Victorian Style Guide

Victorian Style Guide

Queen Victoria was the Queen of England from 1837-1901. Talk about a reign. Talk about a life. She had the longest rule in the history of the monarchy, and she even took on the title of Empress of India toward the second half of her rule. Queen Victoria was so influential that the length of her rule has come to be known as the Victorian Era.

Back in the Victorian Era, of course, there were no televisions, tablets or smartphones to keep people entertained, even if they were wealthy royalty. Instead, their source of entertainment was to host private parties, galas and concerts in their palaces. Therefore, the Queen’s home became a showpiece for her visitors to appreciate with awe. To this day, part of the allure of royalty is its proximity to the finer things in life. A chair is much more than a chair. Window treatments are window adornments. No half measures. Understated isn’t in the playbook.

The outside of Victorian homes have a few common characteristics. Most of these homes are larger, typically two or three stories with a wood or stone exterior with a complicated shape coming from wings and bays in various directions. Look for elaborate, decorative trim made from wood or metal and textured walls such as patterned masonry, half-timbering and scalloped shingles.

A steep, multi-faceted room was common early in the era, but gave way to flat-top roofs with windows to make the most of the space inside the house. Another way they maximized space was a large, wraparound porch with ornate spindles and brackets. The more wealthy homeowners had a tower with a steep, vertically pointing roof. The colors were earthy such as mustard yellow or burnt sienna.

Victorian materials take on something of a seasonal rotation. During the winter, you’re looking at velvet and damask. Cotton would be more prominent in the warm summer months. The Victorian Era was when wallpaper became a big deal. Wallpaper is still common with today’s Victorian-inspired designs.

Heaving, sturdy, dark woods form the base for much of the furniture, while wood, wicker, fabric and leather are also hallmarks of the period. While this aesthetic can appear dainty at first glance, please note that comfort and quality are still a standard for Victorian homes.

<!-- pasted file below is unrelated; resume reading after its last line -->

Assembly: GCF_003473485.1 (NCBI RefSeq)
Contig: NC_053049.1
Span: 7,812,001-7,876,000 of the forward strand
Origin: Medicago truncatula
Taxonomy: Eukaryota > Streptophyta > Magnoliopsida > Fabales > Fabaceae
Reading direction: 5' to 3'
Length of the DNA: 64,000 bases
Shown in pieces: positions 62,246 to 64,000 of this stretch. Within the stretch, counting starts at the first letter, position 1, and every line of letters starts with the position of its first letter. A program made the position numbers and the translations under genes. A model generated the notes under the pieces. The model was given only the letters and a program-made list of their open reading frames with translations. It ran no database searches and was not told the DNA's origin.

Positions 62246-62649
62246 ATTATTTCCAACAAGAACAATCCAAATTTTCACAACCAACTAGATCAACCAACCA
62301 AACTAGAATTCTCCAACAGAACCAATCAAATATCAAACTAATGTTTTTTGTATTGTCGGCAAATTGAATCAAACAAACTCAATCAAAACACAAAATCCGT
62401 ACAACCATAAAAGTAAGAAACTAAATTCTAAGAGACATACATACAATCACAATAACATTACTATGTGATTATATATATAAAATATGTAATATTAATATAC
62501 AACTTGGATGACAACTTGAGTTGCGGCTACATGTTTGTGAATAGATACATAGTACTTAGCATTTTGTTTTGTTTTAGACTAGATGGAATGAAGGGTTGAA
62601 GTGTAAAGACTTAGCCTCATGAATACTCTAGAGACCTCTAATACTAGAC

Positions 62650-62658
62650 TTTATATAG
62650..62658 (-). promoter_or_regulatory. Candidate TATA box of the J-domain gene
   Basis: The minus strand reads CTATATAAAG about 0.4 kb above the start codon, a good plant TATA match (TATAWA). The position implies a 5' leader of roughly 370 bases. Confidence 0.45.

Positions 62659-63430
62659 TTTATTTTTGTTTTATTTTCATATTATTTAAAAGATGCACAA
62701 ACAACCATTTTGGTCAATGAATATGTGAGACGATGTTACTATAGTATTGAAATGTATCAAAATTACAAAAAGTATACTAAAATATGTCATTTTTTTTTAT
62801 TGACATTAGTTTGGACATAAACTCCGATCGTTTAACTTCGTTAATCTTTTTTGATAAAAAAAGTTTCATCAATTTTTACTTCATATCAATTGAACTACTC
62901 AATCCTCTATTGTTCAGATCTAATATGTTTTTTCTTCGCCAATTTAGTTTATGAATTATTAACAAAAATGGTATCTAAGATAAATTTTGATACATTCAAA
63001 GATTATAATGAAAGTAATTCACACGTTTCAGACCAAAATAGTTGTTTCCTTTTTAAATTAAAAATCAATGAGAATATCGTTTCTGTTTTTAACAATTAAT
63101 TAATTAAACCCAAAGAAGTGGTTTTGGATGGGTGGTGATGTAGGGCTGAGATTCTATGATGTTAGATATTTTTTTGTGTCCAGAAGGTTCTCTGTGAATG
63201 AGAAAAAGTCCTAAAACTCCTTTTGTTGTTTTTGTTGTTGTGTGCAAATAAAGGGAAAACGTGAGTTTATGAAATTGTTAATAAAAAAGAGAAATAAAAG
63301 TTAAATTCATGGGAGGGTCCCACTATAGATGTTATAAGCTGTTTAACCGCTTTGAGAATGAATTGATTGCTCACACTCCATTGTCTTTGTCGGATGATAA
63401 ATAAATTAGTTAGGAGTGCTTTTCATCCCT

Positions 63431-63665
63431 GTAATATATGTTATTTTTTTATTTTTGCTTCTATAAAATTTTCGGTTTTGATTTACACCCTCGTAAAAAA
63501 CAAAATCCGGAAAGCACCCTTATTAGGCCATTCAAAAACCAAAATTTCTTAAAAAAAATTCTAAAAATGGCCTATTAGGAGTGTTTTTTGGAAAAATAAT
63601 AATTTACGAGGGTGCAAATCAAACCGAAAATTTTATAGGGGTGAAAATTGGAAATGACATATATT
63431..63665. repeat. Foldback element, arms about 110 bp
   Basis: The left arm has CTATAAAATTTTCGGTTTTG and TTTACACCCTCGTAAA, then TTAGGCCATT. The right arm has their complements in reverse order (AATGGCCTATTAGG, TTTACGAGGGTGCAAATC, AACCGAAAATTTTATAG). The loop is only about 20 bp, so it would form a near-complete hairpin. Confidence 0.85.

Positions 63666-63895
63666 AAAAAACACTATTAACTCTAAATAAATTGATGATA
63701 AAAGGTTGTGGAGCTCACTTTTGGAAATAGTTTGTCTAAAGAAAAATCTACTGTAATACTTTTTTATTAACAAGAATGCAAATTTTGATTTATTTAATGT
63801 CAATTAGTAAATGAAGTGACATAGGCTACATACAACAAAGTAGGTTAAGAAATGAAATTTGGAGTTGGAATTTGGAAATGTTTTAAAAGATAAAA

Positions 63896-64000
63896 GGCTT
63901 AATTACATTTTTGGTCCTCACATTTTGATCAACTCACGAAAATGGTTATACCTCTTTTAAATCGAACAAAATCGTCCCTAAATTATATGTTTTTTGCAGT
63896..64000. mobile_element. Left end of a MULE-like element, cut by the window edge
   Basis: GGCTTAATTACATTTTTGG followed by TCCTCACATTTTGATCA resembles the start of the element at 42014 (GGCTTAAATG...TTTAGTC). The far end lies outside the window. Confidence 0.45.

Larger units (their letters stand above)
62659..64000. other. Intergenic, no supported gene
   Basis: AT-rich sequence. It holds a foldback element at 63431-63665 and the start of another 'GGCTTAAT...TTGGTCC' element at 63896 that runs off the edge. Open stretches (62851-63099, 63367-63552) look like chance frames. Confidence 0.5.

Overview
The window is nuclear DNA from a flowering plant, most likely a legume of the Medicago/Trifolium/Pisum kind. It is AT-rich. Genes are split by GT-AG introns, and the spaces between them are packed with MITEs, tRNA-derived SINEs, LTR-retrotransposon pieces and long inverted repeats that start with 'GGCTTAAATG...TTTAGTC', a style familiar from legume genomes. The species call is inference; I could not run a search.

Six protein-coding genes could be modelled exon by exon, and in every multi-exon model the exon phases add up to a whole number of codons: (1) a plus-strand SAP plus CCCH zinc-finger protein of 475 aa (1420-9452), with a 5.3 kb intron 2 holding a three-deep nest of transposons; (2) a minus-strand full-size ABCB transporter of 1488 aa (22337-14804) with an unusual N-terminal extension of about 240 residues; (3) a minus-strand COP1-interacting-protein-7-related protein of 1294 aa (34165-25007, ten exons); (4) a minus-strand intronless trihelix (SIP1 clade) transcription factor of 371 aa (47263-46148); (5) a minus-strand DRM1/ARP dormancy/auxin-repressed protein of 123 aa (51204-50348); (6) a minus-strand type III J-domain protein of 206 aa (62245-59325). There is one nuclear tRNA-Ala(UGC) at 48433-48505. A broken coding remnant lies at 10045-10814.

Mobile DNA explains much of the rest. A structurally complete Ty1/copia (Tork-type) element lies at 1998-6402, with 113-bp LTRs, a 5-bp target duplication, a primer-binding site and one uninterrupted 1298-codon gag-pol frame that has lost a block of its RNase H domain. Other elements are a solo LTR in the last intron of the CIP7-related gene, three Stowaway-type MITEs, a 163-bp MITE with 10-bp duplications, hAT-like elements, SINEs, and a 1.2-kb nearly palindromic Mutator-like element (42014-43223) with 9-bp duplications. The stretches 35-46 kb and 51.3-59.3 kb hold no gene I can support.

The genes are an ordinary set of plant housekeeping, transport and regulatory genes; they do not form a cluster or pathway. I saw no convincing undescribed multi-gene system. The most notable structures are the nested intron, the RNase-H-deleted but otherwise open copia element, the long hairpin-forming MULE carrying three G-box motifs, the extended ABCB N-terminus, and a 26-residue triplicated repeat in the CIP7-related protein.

Victorian Furniture

Victorian Furniture were heirlooms passed down through generations. You didn’t throw it out or have a yard sale. So of course it had to be solid and well made. Though Victorian’s popularity came along with the rise of the middle class, and mass production came about later in the era, furniture was still a commodity to be cherished. Chairs, cupboards, dressers and beds all lived a long life, often longer than the people who used them. Consider top-grain leather sofas in a rich cognac color for a furniture piece. Look for rounded arms, exposed wooden feet and nail head trim. You might see tufting for a classic patterned back and detail. Add a traditional sofa, ottoman or coffee table to finish off the look. Upholstered furniture is another staple of the style, featuring spring construction, luxurious fabric and padding.

Victorian Lighting

Banquet Lamps were the prominent choice for dining rooms in the 1890s, because they gave people enough illumination during dinner hours and looked elegant and rich as a showpiece for the home during the daylight hours. Outside the dining area, small table lamps with lined shades were used as bedside lighting during this era. Of course, big brass chandeliers were featured in wealthier homes. In general, the rooms guests would see — the dining room, hallways and living room — featured the more ornamental lighting. More practical lighting could be found in the other spaces. Keep in mind, this was still the relative infancy of electric lights. Victorian homes still had plenty of candles, plus oil and gas lamps.

Victorian Color, Texture & Pattern



Some people think of Victorian interiors as dark and ornate, featuring rich deep colors, but many would be surprised to find that the most popular colors during the era were in fact pastels. Many of the colors in today’s palette were unavailable before the chemical process of dying was more advanced. Cream tones were used as a base color because true white was still not available. Cream remains a staple of Victorian style today. Think color combinations, composed with complexity. The Victorian color palette is varied and draws most of its inspiration from nature. You could go pale to dark and earthy and still fit under the Victorian label.

Complex patterns cover many spaces in a Victorian home. From wallpaper to fabric, to oriental rugs, this style lavishes patterns everywhere. Some of those patterns include flora, fauna, geometric shapes, stripes, damasks and many more.

Victorian Accessories